Sweating – What To Look Out For

Sweating is one of the body’s ways to make sure it remains the way it is supposed to be. Physical exhaustion, sickness, and stress are not the body’s natural state. Hence, it sweats to return to its natural position. Even though it is okay for the body to sweat, sweating too much or too little might be the sign of an underlying problem.


Kory Gill, M.D., a family medicine physician with the Texas A&M Health Science Center College of Medicine, said “optimal body temperature is 98.6 degrees Fahrenheit. As body temperature increases, sweat glands release sweat to decrease the temperature. Sweat leaves your skin through pores and evaporates when it hits outside air. As the sweat evaporates off your body, you cool down.”

It is also known as perspiration. It is the body’s way of regulating the temperature.

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Not always does the human body do everything as it should. Just like it malfunctions in other areas, it malfunctions in sweating. Hyperhidrosis is a condition when you sweat more than necessary based on the surrounding temperature and your activity level or stress. This problem can be localized (certain body parts) or affect the whole body. Age is sometimes a factor contributing to excessive sweating. Additionally, medications for diabetes, hyperthyroidism and pituitary gland problems may also trigger it. While people might sweat excessively due to a non-serious issue, excessive sweating at night can be the sign for a serious underlying issue. In the case of night sweats, a doctor should be consulted immediately.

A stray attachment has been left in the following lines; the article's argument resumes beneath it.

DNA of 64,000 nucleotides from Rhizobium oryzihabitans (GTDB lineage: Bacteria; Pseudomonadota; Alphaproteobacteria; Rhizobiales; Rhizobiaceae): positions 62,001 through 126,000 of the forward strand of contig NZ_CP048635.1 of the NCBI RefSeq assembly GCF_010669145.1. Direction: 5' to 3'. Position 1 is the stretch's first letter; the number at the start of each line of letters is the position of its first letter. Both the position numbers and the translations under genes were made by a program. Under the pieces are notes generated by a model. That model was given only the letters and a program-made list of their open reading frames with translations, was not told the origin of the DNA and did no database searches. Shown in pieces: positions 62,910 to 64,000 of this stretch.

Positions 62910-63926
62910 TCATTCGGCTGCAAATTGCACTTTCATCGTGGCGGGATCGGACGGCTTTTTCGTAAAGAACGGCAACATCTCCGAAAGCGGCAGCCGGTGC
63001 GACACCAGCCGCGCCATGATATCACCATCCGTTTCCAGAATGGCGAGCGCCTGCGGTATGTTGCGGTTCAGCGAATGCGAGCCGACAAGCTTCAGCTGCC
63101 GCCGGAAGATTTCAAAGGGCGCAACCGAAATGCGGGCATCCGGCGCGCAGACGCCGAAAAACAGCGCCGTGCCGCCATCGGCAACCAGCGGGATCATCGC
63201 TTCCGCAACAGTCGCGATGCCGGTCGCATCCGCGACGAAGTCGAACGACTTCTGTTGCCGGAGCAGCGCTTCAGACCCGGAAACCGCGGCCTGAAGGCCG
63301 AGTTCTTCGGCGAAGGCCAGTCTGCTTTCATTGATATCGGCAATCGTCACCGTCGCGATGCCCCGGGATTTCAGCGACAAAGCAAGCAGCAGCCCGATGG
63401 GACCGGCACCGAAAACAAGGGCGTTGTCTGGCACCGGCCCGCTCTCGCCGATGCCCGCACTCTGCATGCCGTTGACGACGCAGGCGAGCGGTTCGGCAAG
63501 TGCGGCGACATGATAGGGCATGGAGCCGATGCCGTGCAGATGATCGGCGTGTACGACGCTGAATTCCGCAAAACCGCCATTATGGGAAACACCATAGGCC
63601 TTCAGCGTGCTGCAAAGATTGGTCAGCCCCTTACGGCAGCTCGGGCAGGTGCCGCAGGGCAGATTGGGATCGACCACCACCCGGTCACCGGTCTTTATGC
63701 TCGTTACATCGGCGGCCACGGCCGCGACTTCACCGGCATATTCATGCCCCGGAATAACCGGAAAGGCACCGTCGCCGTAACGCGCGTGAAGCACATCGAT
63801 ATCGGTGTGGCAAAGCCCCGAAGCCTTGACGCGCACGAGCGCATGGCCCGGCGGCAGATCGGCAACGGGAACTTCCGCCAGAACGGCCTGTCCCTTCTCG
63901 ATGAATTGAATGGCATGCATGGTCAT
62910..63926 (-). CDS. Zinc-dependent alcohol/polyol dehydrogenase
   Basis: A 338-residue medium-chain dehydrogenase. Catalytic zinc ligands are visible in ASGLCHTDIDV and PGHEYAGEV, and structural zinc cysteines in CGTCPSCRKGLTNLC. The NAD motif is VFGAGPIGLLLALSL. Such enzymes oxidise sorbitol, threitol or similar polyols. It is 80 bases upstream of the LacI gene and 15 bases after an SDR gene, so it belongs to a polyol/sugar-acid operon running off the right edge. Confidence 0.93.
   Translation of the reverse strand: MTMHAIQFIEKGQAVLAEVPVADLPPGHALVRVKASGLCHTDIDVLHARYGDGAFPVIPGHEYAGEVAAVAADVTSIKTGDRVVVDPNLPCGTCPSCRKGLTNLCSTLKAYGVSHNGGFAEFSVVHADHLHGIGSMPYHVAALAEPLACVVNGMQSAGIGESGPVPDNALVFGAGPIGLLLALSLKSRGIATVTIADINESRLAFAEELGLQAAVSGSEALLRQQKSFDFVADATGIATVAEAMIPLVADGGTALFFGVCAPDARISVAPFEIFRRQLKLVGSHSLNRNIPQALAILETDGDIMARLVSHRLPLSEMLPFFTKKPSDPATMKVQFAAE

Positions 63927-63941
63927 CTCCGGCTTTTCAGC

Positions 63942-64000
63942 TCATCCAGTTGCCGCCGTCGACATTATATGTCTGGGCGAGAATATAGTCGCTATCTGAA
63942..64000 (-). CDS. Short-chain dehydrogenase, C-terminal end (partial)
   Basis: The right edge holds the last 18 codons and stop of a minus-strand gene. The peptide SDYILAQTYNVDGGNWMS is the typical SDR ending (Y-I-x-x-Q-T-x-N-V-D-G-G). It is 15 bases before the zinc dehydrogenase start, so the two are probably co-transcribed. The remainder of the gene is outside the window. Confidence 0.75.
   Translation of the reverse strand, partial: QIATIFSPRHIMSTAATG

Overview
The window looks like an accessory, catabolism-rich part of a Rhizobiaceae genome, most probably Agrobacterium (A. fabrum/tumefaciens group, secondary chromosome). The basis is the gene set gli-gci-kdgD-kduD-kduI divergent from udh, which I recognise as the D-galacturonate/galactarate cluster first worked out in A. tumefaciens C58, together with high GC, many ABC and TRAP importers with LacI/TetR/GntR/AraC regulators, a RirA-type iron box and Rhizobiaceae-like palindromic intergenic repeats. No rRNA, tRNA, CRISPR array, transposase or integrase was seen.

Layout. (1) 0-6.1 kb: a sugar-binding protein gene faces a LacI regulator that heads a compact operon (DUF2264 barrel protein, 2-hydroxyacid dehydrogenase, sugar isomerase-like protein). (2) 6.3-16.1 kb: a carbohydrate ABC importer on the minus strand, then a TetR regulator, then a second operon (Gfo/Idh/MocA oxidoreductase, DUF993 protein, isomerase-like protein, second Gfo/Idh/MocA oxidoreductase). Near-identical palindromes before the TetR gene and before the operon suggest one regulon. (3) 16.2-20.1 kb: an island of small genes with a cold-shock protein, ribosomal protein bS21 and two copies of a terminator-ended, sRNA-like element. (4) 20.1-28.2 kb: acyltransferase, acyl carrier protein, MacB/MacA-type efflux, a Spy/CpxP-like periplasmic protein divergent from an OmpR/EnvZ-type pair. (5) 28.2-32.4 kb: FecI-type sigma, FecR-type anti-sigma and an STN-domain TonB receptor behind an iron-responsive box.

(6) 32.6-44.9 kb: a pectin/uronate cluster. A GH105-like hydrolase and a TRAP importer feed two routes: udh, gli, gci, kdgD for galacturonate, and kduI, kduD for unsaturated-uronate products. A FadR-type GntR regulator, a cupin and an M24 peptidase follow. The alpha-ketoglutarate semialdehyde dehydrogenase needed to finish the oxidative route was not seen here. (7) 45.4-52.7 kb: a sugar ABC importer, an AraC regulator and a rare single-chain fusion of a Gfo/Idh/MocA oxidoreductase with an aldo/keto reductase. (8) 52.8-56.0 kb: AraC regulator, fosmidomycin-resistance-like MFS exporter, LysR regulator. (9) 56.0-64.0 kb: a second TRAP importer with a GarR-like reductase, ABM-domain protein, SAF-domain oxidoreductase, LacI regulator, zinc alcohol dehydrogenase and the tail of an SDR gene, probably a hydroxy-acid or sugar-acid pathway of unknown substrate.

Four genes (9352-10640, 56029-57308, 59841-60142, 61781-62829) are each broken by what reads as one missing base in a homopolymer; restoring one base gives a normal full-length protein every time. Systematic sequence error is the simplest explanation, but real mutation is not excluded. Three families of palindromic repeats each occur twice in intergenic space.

Antiperspirants or deodorants are the first step to be undertaken in this situation. Stronger or over-the-counter products can also be used after getting a doctor’s prescription. These are non-invasive treatment options and usually help.

If OTC products do not work, pricier options are available. There is a procedure to burn the sweat gland by laser, but it is a constant process as those glands regenerate. Botox is also an option. There are other treatments that clog the pores, hence reducing the amount of sweat. The body has other ways to transport heat, so clogging the pores would not lead to any problems.

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Sweating too little can signify dehydration or heat exhaustion. Heat exhaustion can be deadly. This is why most athletic programs have requirements for heat acclimation. As the heat index climbs, athletes must condition their bodies to rising temperatures to maintain normal sweat levels. “Not sweating is actually a late-stage indicator right before heat exhaustion,” Gill said.

Extremes on any spectrum are signs of trouble. The same is the case with sweating, too much is bad, too little is bad. In either case, you should seek help.

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